Our Trip (Which Involved a Castle and the Longest Sled Run in the World) - My Family Travels
Sledding in Mittersill (13)
Schloss Mittersill (18)
Sledding in Mittersill (9)
Sledding in Mittersill (17)
Sledding in Mittersill (28)
Schloss Mittersill (14)_1

While we all love excitement, my family has never been known for its dedication to thrill seeking. But when some good friends asked us to go sledding with them, we immediately agreed. After all, how often does the chance to sled down [url=http://www.siggen.at/en/tobogganing-on-wildkogel-the-worlds-longest-toboggan-run.html/]the longest sled run in the world[/url] come around?

The sled run is located in [url=http://en.wikipedia.org/wiki/Bramberg_am_WildkogelBramberg/]Bramberg,[/url] a small town in the Pinzgau region of Austria. The run is fourteen kilometers long, and there is a thirteen-hundred meter altitude difference. We had trouble envisioning the length part—how does a single sled run go on for that long without breaking?


We spent a few weeks wondering, and then we packed up, loaded the car, and were on our way to Mittersill, Austria. We were staying with our friends at a place which was, according to them, “really cool.”

They were right. Our hotel turned out to be a [url=http://www.mittersill-tourismus.at/S94_National%20Park%20Region-Excursion-Destinations-Mittersill-Castle_2.html/]twelfth-century castle,[/url] and everything about [url=http://www.schloss-mittersill.at/en.html/]Schloss Mittersill[/url] was fascinating. There were dungeons that looked like something out of The Count of Monte Cristo. Witch trials were held here—you can still see the hole in the chapel (where court was held) which was used to drop convicted witches into the dungeons. There were great halls and secret passageways all over the place begging to be explored. The rooms were nice and roomy, with big comfy beds and a spectacular view of the snow-covered valley. And it was only a fifteen-minute drive from the longest sled run in the world.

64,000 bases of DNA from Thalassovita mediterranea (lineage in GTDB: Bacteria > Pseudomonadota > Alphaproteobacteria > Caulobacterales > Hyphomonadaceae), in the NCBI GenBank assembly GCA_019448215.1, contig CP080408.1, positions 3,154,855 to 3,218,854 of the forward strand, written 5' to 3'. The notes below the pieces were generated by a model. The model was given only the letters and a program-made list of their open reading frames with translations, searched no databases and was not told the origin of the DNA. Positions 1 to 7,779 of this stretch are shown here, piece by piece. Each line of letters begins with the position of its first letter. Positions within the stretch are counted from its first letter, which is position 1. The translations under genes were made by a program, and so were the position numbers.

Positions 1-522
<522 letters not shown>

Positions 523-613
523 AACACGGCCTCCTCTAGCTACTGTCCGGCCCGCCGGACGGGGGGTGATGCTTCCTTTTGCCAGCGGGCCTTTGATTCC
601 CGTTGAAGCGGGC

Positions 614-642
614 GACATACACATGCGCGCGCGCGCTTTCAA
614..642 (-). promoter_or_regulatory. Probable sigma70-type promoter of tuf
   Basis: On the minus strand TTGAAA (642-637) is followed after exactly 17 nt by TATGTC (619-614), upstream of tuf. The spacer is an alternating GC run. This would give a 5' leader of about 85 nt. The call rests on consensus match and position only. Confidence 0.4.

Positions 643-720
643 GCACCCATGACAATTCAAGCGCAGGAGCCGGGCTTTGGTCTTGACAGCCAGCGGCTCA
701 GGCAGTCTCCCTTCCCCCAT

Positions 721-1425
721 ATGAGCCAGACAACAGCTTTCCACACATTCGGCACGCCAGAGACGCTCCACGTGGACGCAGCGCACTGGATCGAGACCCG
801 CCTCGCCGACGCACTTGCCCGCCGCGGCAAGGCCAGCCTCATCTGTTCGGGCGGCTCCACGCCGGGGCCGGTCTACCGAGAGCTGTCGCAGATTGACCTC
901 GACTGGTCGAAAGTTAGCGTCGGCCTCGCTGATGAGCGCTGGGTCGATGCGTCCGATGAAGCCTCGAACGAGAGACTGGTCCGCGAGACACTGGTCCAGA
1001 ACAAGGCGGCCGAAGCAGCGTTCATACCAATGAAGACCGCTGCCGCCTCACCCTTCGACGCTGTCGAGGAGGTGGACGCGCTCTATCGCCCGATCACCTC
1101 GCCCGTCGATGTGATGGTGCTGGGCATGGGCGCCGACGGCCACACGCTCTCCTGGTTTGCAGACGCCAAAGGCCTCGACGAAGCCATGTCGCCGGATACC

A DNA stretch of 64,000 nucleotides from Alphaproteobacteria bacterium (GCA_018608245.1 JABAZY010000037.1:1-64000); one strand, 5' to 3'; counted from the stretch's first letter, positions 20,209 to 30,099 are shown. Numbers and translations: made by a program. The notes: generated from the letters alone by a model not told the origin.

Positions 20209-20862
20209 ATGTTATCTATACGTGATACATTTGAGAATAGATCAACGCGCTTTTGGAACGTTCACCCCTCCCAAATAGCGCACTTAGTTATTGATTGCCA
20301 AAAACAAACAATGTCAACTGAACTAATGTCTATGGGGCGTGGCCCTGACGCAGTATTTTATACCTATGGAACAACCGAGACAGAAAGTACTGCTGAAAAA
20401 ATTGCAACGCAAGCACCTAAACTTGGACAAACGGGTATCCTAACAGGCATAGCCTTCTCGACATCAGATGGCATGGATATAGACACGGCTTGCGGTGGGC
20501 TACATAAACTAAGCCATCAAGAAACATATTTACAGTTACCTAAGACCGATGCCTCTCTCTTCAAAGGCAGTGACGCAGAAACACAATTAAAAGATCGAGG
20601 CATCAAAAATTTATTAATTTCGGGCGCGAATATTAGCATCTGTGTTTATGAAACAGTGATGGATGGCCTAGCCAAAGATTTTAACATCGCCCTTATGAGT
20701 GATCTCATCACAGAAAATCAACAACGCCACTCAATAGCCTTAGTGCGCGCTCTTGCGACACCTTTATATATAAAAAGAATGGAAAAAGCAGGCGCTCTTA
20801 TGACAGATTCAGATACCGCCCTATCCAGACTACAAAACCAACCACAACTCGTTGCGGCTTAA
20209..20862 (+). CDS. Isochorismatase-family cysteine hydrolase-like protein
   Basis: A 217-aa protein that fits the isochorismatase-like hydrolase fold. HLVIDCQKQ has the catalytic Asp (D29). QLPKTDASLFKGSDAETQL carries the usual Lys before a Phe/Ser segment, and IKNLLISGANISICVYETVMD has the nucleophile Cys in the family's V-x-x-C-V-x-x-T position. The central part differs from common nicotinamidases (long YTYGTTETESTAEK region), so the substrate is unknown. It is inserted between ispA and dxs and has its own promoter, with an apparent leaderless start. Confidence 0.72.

So we put on our snow gear (which we then took off because we were getting hot in the car, and which we then put on again because we were getting cold after getting out of the car) and headed to the slopes. There was a shop renting sleds, and we were assigned our positions: my two-year-old sister with my dad, my four-year-old sister with my grandmother, and the rest of us on individual sleds.

After a few tricky minutes of trying to get everyone and their sleds into the quickly moving [url=http://en.wikipedia.org/wiki/Gondola_lift/]bahn,[/url] we were able to sit back and look around. I may be biased, but it is going to take a pretty incredible sight to convince me that anything could be more beautiful than the view was that clear, crisp morning. It was invigorating; we felt both on top of the world and ready for anything by the time we climbed off the bahn. If I was to make a slideshow of the trip with background music, this is where “Who Let the Dogs Out” would begin playing, because these dogs were certainly out. 

It was a blast. As there were no steering devices on the sleds, we had to dig our heels into the ground to turn. It didn’t always work very well. There weren’t brakes, either, so we would drag our hands behind us in the snow to stop. But that didn’t matter—we were zigzagging down a mountainside in the Austrian Alps without a care in the world (except for trying to avoid the cliff drop-offs, which had comfortingly thin orange mesh up to warn you about them). And we were doing it together. There were races, snowball wars, and, not infrequently, spills.  When the latter happened, you just laughed, jumped back on, and kept going.

Despite the bruises and aches we had for several days afterwards, we were all so glad we went. Later on we joked about “conquering the mountain”, but that’s exactly what we did!

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